NOW that the starting gun has (sort of, a wee bit) been fired on Indyref2 we should all prepare ourselves for the favoured pro-union argument against holding one.

Namely: that voting on our country’s future is inherently "divisive".

I’ve always found this such a strange concept.

I’m not for one second claiming that the 2014 independence referendum wasn’t the subject of (often fierce) debate. Nor that there weren’t people on both sides of the argument who were actively abusive to those on the other.

But politics, by its very nature, is divisive. When people debate two conflicting visions for a nation you’re going to encounter some linguistic rough and tumble.

READ MORE: Boris Johnson might not replace Lord Geidt after ethics adviser resigns

If you’re unlucky, you might even encounter a few sweary words.

But if you believe unionists, the debate about independence is somehow uniquely dangerous.

How many times have we heard the bewildering claim that families were torn apart by the poll in 2014? In my family we are well capable of conflict and division without needing to rely on politics, thank you very much.

So it’s no surprise that Douglas Ross asked about "another divisive independence referendum" in his opening question to the First Minister.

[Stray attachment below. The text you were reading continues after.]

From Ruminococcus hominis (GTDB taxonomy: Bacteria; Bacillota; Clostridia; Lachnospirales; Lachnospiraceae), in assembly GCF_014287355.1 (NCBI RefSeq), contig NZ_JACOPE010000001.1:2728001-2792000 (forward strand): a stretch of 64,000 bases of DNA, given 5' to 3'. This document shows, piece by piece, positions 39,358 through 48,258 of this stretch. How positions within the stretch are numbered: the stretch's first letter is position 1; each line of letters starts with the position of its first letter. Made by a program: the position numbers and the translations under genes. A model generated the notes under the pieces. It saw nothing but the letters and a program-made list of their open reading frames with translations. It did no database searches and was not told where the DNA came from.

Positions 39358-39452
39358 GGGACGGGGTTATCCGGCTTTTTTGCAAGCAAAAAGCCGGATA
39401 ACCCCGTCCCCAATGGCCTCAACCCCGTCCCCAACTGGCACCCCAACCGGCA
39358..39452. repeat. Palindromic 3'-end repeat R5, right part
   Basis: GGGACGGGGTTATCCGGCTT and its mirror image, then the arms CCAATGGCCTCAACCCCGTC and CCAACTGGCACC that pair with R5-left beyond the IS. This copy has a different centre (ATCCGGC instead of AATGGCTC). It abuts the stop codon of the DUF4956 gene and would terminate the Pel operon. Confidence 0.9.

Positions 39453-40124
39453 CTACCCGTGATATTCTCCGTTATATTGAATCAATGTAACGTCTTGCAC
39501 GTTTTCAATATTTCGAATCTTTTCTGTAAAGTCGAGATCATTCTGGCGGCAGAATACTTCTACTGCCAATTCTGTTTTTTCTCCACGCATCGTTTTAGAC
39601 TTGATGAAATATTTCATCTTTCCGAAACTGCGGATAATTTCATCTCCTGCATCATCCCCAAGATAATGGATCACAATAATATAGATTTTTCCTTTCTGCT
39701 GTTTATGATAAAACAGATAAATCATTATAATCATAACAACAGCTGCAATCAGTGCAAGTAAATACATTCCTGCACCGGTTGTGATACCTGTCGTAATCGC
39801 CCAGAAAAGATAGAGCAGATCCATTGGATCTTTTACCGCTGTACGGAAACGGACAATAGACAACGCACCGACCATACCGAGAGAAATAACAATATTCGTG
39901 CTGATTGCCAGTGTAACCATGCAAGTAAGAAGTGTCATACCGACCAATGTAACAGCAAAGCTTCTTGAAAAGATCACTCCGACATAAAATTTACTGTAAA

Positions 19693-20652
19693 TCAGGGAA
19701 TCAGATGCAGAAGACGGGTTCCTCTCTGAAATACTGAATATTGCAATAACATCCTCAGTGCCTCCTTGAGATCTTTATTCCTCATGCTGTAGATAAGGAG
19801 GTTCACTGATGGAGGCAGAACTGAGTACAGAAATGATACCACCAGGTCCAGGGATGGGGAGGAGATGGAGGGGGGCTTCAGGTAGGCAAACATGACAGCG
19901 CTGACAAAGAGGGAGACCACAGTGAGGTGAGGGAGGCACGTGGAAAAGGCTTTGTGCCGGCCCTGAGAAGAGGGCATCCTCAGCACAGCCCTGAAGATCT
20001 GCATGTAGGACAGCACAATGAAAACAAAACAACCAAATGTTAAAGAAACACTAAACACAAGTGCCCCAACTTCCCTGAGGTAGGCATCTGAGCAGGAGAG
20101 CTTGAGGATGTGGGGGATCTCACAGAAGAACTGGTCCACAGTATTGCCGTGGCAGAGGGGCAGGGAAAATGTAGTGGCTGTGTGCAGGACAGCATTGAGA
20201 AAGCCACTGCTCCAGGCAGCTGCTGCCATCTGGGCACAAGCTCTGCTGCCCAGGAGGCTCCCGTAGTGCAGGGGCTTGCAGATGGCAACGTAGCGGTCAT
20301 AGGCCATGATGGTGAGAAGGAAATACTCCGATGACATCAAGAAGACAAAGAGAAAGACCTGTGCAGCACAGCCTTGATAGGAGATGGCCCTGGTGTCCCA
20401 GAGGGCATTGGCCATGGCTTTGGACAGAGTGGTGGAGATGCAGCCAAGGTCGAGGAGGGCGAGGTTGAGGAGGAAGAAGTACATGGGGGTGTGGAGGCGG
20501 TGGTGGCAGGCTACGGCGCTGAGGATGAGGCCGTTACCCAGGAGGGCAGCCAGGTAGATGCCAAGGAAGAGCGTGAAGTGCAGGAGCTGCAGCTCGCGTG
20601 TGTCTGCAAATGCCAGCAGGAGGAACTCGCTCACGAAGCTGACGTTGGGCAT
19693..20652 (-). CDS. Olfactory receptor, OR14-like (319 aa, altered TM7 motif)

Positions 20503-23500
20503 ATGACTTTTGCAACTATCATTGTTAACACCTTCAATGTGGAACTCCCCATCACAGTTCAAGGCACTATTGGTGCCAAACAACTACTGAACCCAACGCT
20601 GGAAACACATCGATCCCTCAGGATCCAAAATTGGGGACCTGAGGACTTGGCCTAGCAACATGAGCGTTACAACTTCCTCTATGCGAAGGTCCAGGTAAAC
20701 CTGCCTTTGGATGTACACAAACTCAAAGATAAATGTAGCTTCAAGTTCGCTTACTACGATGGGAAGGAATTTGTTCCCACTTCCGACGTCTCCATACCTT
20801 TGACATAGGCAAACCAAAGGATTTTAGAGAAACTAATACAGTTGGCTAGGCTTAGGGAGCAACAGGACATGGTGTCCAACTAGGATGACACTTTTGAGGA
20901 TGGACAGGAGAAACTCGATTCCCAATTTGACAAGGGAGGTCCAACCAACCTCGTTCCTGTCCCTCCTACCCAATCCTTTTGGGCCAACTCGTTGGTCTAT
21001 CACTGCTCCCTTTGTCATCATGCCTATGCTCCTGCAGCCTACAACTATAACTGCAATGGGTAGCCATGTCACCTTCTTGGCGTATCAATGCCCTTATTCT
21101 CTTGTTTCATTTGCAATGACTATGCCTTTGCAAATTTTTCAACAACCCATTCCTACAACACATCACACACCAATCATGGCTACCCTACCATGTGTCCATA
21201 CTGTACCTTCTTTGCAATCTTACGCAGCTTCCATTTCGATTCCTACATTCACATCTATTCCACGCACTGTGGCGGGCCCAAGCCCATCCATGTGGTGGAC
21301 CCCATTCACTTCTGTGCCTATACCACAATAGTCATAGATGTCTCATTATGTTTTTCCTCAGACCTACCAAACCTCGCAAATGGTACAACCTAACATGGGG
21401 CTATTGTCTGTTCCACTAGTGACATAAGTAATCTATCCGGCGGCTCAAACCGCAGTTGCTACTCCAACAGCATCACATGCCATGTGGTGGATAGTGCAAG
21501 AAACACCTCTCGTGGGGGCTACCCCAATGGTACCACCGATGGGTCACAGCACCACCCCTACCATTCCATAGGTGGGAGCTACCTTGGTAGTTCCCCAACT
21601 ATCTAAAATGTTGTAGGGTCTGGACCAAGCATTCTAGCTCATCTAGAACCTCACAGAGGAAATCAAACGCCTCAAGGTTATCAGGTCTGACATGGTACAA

She said that she was pleased he had done so, as it showed "an implicit – if not explicit – recognition that yes, people in Scotland WILL have their say on independence - in line with the democratic mandate that this parliament has." Douglas Ross asked the First Minister why, when there are ferries that need to be floated and other pressing issues to attend to, she was focusing on the constitution.

If only the First Minister had the Prime Minister’s work ethic and deep sense of duty, she too could have learned how to break the law and drink sambuca shots at the same time.

She went on: ‘’[Indyref2] is not the distraction that Douglas Ross wants to pretend it is. Instead it presents an alternative to a failing UK system. A system that gives us a Prime Minister with no democratic or moral mandate in Scotland; that has given us a Brexit we did not vote for.’’ ‘’What a DEPRESSING answer from the First Minister’’ replied Douglas Ross.

Amid heckles, the Presiding Officer interjected to announce ‘’We WILL hear Mr Ross!’’ Must we?

He went on to say that the First Minister cannot improve our country while ‘’she is working to divide it all over again.’’ You can see his point. It’s been so nice since the 2014 vote, hasn’t it? Very un-divided.

We’ve not heard a peep about independence ever since.

The National: National Extra Scottish politics newsletter banner

It’s been all cuddles and rainbows and nobody even REMEMBERS how they voted in 2014. You never hear anybody talk about wanting independence or not wanting independence. The SNP and the Scottish Conservatives didn’t make their position on independence the core focus of their campaigns in the Scottish Parliament election last year.

How dare the First Minister take unified, settled, non-political Scotland and sully its good name with something so grotesque as a democratic referendum that the electorate asked for in the most recent election?

Buckle up folks, we’re in for a bumpy ride.

And I for one can’t wait.